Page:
In the core layer, the first VLDPE should comprise at least about 40 wt. % of the layer as lower concentrations cause bubble instability during biorientation and a low shrink force in the final package. On the other hand, the first VLDPE content in the core layer should not exceed about 75 wt. % because the film would be too stiff for complete heat sealing. That is, the film would not be sufficiently flexible for end folding and compression for good interlayer contact in the end flaps for heat sealing. The core layer first VLDPE density should be at least about 0.905 g/cm3 to improve burn through resistance and maintain good bubble stability.

Turning now to the second (and lower density) VLDPE in the core layer, it should comprise at least about 10 wt. % of the layer, with the plastomer being at least 15%, to retain the stretch recovery and broad range heat seal characteristics. If the ratio of plastomer to second VLDPE is outside of about 0.77 to about 1.83, the stretch recovery would not be optimized. The second VLDPE density should be at least about 0.900 g/cm3 to provide optimum stretch recovery heat sealing characteristics.

It should be noted in this respect that the second and lower density VLDPE bridges the gap between the plastomer constituent and the first and higher density VLDPE. Inclusion of this second VLDPE constituent improves stretch recovery and it appears to function as a plasticizer for the other constituents by lowering the blends overall crystallinity and increasing its amorphous content. Higher than about 0.905 g/cm3 density for this second VLDPE constituent undesirably reduces the film's stretch recovery.

The biaxially oriented heat-shrinkable film of this invention may be produced by known techniques such as by coextruding at least the core layer and the first and second outer layers on each side of the core layer to form a primary tube as, for example, described in Canadian Patent 982,923. Alternatively, the composite primary tube may be formed by coating lamination, wherein a first outer tubular layer is extruded and thereafter the core and second outer tubular layers are sequentially coated onto the outer surfaces of the first tubular layer and the core layer. As another alternative, the first outer and core outer layers may themselves be coextruded, and the second outer layer thereafter coated onto the outside surface of the core layer. Coating lamination procedures are described in U.S. Pat. No. 3,741,253. As still another alternative, the at least three layer film may be formed as a sheet by the well-known slot casting procedure.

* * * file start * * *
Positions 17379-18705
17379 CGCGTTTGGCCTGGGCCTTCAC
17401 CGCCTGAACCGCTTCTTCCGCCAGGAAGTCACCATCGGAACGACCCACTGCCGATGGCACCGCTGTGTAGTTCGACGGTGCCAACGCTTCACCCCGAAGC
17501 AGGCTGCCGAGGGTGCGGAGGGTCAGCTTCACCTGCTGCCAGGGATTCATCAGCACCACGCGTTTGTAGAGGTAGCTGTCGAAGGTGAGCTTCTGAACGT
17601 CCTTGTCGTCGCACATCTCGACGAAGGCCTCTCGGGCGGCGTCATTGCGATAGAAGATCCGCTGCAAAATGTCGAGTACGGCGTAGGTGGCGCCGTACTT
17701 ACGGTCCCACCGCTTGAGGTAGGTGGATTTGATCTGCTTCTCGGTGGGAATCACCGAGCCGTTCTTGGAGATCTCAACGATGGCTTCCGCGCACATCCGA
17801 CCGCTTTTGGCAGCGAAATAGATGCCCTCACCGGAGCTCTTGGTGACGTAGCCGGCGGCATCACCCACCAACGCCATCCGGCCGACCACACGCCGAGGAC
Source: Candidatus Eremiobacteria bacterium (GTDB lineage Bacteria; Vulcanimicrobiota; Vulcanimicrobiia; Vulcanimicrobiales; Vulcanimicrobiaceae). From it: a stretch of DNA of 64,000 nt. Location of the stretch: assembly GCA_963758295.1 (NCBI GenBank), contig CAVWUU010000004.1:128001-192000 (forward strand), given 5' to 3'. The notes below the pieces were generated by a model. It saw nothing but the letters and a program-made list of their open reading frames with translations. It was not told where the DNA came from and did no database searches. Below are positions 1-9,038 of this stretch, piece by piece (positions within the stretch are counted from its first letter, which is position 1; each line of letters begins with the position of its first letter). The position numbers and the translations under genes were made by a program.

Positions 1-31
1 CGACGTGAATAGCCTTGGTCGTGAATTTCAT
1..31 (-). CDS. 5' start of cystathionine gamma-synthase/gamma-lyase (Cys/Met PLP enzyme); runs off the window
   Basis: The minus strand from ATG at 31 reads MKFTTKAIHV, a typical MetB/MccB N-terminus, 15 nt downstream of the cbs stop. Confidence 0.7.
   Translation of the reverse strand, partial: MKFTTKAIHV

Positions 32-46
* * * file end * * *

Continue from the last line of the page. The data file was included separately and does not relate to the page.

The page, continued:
If the at least three layer film has been prepared as a primary tube or converted from a primary sheet into a tube, it may be biaxially oriented by the well-known two step "double bubble" or trapped process. One such process is described in U.S. Pat. No. 3,456,044. This involves reheating the primary tube and simultaneously stretching the tube in the machine direction ("MD") by operating longitudinally spaced nip rolls at different speeds, and stretching the tube in the transverse direction ("TD") by inflating air inside the tube. Suitable stretch ratios are from about 2 to about 6 with MD/TD ratios of about 3 to about 5 preferred.

In the practice of this invention, it is essential to crosslink one or more layers of the film. This may be accomplished by, for example, irradiation using high energy electrons, ultraviolet radiation, x-rays, beta particles and the like. The irradiation source can be any electron beam generator operating in a range of about 150 kilovolts to about 6 megavolts with a power output capable of supplying the desired dosage. The voltage can be adjusted to appropriate levels. If used as the sole crosslinking method, the irradiation is preferably carried out at dosage between about 5 MR and about 10 MR, and most preferably between about 7.5 MR and about 8.5 MR.